this may be of some local interest
moving picture pages
[ed-M: bump. always bump.]
Do we have any Pinnacle Studio 12 experts among us? I seem to have lost the ability to have my titles display lower-case letters properly (compare this MPP to my previous ones).
Setup: EMU will run power right against Will Heininger (left DT).
Wha'hoppon: Roh stands up the TE on the edge but Heininger gets blown out of the hole, leaving three blockers coming out against three linebackers going in. Roh's positioning against the TE forces the FB to 'finish him,' Hawthorne stands up to the pulling guard, and the RB dives into the pile, which poops him out six yards downfield.
Full YouTube page is http://www.youtube.com/watch?v=DaJI_5GgNDc
Original PP is http://mgoblog.com/content/picture-pages-emu-runnin-us-i
Video companion to Picture Pages - Jake Ryan Fights the Power, Again.
Wha'hoppon: Jake Ryan takes the correct position when a power run comes at him on the edge. By engaging his blocker and keeping his outside shoulder free, he maintains outside contain and squeezes the run back inside. It still goes for eight yards after Brandin Hawthorne comes too far inside and gets blocked by the center, but it wasn't as bad as the plays shown in the previous two Picture Pages.
Full YouTube link is at http://youtu.be/c3hr4JK01OQ?hd=1
Like about everybody else here, I'm still basking in the afterglow of the win over ND, but I still wanted to get this done before the next batch of Picture Pages comes out. In other news, I finally figured out how to slow down video, which some people have asked for.
Setup: (Brian's original post is http://mgoblog.com/content/picture-pages-how-not-defend-power-part-ii) In Part I (http://mgoblog.com/content/picture-pages-how-not-defend-power-part-i), we see that Brennen Beyer overran a counter play Western ran to the left, losing contain and opening the door to a 25-yard gain (to be fair, he just opened the door; bad linebacker play exacerbated the lack of contain and escorted the Western RB through it). He was undoubtedly coached about said overpursuit afterwards (without, I am assuming, the use of stuffed animals) and returned determined to not repeat that mistake.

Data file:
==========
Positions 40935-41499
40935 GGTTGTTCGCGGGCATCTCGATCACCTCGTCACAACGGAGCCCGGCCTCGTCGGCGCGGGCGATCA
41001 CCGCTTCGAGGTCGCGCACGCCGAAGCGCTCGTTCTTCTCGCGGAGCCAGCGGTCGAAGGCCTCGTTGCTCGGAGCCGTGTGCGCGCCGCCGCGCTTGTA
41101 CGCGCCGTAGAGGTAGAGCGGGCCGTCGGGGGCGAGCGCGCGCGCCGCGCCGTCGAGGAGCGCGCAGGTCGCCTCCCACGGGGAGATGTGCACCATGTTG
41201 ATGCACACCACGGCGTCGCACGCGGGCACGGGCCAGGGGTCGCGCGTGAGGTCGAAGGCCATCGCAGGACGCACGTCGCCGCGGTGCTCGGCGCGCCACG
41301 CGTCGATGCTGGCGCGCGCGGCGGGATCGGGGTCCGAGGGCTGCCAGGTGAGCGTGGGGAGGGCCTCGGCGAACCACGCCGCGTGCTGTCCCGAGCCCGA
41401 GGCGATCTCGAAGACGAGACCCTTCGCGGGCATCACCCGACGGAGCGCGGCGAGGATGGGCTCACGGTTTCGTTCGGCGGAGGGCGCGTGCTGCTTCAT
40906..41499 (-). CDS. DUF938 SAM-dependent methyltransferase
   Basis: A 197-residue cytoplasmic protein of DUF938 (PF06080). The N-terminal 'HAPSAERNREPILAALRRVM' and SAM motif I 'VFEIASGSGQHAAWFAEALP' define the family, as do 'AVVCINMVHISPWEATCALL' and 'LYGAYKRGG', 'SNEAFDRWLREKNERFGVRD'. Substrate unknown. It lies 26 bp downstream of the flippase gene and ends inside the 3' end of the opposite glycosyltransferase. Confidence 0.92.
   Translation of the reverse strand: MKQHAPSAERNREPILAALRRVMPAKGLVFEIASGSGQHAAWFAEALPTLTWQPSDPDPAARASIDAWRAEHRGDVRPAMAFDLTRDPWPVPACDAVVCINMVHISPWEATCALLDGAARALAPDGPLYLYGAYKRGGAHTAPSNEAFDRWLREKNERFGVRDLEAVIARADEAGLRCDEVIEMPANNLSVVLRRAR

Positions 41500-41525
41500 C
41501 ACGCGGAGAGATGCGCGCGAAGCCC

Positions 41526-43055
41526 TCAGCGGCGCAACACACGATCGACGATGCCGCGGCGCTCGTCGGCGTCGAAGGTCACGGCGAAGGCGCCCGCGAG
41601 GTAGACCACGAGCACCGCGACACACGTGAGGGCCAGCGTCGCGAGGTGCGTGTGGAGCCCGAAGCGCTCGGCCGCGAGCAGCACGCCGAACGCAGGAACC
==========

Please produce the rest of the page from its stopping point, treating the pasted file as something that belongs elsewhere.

Wha'hoppon: Naturally, Beyer made the opposite mistake this time by engaging the pulling guard inside, proving there's more than one way to lose outside contain. A cut block on the MLB took out both him and the backside LB, and Herron steps up into the pile instead of out to force the play back inside, completing the loss of contain. Once again, Kovacs comes across from his deep safety position to make the tackle far downfield.
Non-embedded version at http://youtu.be/9asASKuFZ-I?hd=1
In case anybody's wondering, I'm Chris of Dangerous Logic here, but parkinggod pretty much everywhere else on the web, including YouTube.
(apologies to those who are familiar with MPP from last year; this is for the new folks)
I love Picture Pages, but I'm so obtuse that I usually have to replay the video as I'm reading in order to understand what's happening. Finally it dawned on me that I have the game footage, a video editor, and a little bit of free time, so (with Brian's permission) I have annotated the play with pauses, spot-shadowing, and other kindergarden video effects to make it easier to follow. I notice that Brian has also started including an annotated version at the end of his regular picture pages posts (in this case, http://mgoblog.com/content/picture-pages-how-not-defend-power-part-i), but he points out different things there so I think this is still useful.